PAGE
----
People out drinking on the day dubbed “mad Friday” are being urged to behave responsibly to cut alcohol-related hospital admissions.
The last Friday before Christmas is traditionally a busy time for the ambulance service because of a rise in injuries and illness linked to drinking.
Ambulance bosses have appealed for people to stay safe and only call 999 in a genuine emergency after last weekend was the busiest ever for the 999 service.
Accident and emergency departments have also seen a 15 per cent increase in patients arriving for treatment.
Dr Julian Mark, executive medical director for Yorkshire Ambulance Service, said: “The high number of calls we receive in the run up to Christmas and the New Year, particularly on the last Friday before Christmas Day and on New Year’s Eve itself, puts the service under significant pressure and makes it more difficult for us to ensure we can respond to all of our patients quickly.”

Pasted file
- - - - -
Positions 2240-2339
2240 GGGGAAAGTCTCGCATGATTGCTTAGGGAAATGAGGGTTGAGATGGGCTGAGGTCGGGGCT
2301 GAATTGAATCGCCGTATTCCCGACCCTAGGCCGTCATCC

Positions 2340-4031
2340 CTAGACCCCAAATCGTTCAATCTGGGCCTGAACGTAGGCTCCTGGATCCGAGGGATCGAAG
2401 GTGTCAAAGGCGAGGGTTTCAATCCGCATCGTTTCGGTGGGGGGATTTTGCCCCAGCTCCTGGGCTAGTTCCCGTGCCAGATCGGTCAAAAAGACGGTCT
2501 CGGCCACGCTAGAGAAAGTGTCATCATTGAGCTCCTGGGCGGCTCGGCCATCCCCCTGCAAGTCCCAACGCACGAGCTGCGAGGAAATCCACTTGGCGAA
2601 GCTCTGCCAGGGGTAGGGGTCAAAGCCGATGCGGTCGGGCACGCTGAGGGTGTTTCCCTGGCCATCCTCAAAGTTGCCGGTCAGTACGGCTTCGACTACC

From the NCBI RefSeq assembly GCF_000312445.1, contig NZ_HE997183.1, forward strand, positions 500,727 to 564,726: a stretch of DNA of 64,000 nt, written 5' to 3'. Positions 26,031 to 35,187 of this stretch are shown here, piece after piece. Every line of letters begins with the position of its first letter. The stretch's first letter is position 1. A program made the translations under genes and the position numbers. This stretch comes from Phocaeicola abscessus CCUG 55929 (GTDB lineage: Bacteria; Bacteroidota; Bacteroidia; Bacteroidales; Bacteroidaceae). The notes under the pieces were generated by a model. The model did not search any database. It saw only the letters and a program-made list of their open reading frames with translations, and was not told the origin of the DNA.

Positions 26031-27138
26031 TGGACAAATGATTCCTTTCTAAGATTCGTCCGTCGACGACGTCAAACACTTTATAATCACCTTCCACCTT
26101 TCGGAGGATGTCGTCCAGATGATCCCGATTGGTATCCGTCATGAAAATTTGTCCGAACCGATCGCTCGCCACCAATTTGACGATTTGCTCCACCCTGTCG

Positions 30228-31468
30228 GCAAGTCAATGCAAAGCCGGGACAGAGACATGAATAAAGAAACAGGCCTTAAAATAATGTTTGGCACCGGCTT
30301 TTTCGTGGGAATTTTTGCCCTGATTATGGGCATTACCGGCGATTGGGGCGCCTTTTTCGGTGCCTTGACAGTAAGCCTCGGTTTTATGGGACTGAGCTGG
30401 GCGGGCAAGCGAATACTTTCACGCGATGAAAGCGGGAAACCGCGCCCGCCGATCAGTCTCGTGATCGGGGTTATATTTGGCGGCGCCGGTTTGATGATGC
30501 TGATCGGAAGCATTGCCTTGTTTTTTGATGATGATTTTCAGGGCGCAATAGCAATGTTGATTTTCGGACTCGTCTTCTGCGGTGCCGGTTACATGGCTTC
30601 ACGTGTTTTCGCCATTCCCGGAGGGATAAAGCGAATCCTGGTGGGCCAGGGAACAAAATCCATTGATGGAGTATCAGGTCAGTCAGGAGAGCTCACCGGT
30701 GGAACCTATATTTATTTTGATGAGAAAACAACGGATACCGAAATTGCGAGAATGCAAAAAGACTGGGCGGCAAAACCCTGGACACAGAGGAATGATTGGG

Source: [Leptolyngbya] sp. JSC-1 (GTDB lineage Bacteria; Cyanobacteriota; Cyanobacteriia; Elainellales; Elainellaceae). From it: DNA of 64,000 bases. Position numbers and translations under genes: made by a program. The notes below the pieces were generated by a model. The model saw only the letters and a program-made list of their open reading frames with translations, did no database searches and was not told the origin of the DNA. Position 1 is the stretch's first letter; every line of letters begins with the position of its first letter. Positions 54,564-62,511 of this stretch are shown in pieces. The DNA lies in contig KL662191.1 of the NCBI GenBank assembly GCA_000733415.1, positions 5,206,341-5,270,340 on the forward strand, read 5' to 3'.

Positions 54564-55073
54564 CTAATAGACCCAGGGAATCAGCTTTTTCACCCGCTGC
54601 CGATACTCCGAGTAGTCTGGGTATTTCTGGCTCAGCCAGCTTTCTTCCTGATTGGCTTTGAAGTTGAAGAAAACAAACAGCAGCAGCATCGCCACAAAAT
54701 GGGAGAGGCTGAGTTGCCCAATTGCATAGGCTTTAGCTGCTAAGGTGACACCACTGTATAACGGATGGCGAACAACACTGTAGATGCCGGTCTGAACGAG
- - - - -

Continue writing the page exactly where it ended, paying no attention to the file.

People with non-urgent problems can call the NHS helpline 111, go to an NHS walk-in centre or see their GP or pharmacist.
Dr Mark added: “Our emergency ambulances are a lifeline to patients who find themselves in a genuine life-threatening emergency such as a heart attack or stroke, but our staff are often involved in looking after people who have drunk excessively or have sustained alcohol-fuelled injuries which could have been avoided.”